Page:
Help Bring Peter's Children to the United States

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It only takes five minutes to read Peter Digo’s story, but by doing so you may help reunite a family and make a lifetime of difference.

During the Second Sudanese Civil War, thousands of children were forced to flee their homes, leaving more than 20,000 boys and girls in Southern Sudan orphaned and displaced. Many walked thousands of miles to safety and many died before reaching refugee camps in Kenya and Ethiopia.

The survivors of this tragic migration are the Lost Boys of Sudan. Peter Digo is one of them.

For more than 20 years, starting when he was only 12 years old, Peter lived in the Sherkole refugee camp in western Ethiopia. Life was hard -- there were no schools, no clean water, not enough food and few jobs. Life became more difficult when he started a family, as there were not enough resources and few opportunities.

In 2008, Peter was approved to leave the Sherkole camp for the United States. He and three of his children resettled in Syracuse, NY, where his youngest child was born and he began working full time. However, at the time, his other children with his first wife were trying to reenter Sudan with their mom and were unable to accompany Peter. They later had to return to the camp, and his children from that union -- Philemon, 19, Pamella, 17, and Bole, 14 --  still live there today.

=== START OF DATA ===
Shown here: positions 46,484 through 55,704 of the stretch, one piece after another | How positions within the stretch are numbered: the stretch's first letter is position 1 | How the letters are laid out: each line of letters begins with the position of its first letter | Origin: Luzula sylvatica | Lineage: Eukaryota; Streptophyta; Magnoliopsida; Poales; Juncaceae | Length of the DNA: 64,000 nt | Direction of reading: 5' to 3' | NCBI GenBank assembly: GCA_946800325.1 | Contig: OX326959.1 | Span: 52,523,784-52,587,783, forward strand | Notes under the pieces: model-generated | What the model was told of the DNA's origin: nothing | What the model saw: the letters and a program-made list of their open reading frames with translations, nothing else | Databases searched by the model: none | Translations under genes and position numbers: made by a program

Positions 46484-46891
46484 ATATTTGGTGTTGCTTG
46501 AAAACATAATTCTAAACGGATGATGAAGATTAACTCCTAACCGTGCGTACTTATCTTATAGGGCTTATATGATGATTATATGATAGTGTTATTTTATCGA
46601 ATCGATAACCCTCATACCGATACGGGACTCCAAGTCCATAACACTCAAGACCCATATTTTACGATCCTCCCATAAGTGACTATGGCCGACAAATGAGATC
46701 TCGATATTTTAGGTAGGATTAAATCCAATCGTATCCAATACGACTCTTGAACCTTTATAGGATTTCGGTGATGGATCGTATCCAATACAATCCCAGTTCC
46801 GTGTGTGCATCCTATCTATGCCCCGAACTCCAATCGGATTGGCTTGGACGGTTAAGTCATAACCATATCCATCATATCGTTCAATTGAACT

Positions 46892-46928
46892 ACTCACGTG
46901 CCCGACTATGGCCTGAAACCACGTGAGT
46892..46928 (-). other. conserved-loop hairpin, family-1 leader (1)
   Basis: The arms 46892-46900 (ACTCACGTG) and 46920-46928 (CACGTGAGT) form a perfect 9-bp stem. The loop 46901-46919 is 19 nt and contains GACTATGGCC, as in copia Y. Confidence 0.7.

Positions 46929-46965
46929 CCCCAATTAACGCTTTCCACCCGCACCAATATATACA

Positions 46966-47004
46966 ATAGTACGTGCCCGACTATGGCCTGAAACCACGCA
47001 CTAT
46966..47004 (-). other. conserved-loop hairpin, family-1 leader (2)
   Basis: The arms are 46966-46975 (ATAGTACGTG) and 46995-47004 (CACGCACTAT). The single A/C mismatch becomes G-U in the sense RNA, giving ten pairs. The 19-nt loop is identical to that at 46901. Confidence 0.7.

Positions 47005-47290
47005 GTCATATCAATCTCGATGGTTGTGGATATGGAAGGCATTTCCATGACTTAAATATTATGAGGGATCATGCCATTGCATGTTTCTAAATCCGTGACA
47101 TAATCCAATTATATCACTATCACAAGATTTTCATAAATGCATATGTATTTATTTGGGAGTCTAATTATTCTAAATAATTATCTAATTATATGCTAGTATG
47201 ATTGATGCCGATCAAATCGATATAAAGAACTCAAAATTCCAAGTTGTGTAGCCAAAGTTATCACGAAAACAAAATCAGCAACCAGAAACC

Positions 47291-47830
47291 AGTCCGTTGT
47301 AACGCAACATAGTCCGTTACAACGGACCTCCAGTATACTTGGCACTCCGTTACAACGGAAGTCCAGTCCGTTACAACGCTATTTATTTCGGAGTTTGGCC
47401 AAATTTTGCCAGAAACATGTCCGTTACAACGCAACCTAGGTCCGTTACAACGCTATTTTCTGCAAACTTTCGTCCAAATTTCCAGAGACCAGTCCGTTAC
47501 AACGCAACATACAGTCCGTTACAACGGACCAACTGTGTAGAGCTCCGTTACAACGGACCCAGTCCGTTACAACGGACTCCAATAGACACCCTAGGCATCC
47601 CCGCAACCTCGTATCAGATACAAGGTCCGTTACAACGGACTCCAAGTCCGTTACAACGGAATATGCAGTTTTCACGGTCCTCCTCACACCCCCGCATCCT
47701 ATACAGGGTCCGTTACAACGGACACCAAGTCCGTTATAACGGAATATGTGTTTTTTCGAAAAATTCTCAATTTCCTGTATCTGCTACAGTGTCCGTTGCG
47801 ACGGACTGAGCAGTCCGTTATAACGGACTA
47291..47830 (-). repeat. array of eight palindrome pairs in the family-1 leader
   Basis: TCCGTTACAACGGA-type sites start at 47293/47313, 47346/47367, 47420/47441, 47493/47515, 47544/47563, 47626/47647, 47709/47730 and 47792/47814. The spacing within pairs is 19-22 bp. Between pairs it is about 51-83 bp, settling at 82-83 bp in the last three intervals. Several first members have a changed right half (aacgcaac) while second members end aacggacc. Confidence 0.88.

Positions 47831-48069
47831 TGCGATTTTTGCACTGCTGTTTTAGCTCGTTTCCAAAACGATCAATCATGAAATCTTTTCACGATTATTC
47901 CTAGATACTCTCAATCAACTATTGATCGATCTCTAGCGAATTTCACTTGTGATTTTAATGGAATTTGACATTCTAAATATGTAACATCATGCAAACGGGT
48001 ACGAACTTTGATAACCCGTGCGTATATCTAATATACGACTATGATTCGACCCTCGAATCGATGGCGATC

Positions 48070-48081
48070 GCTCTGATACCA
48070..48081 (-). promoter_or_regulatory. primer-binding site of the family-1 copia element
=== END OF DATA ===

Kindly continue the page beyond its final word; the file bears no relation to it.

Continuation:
Peter, now a U.S. citizen, is thankful for his new life. His other four children, ranging from 7 to 16, live with him and attend Syracuse schools. However, Peter fears for his other children’s safety and well-being in the refugee camp. They still live with their mother and her other five children, but she has approved their move to the United States so they will have access to better living standards and opportunities. For the past nine years, Peter has been sending money to them every month and calling them daily. Peter’s children have not been able to grow up with their half-siblings and have not even met his youngest child, who was born in the United States.

When Peter visited my class, I felt instant resonance with him -- for me as an international student almost 8,000 miles from home, I cannot see my family often because of the expensive airfare and year-round school work. I am still able to see and talk with them, but the separation from family and community is excruciating. Incomparable as my situation is, it is also true for Peter. I cannot imagine not seeing my family for nine years; no one deserves to be separated like this from loved ones.

U.S. immigration policies allow refugees to request permanent residency for their families, which Peter did two years ago. All necessary documents have been prepared, including paternity tests. However, United States Citizenship and Immigration Services (USCIS) has not provided any update regarding Peter’s application for his three children to join him here.

It is easy to watch the news and feel powerless about what happens in the world. But by petitioning the New York State Senators to urge the United States Citizenship and Immigration Services (USCIS) to approve this case, you are making a difference. Please take a few minutes out of your day to sign and change the lives of this family. Thank you.



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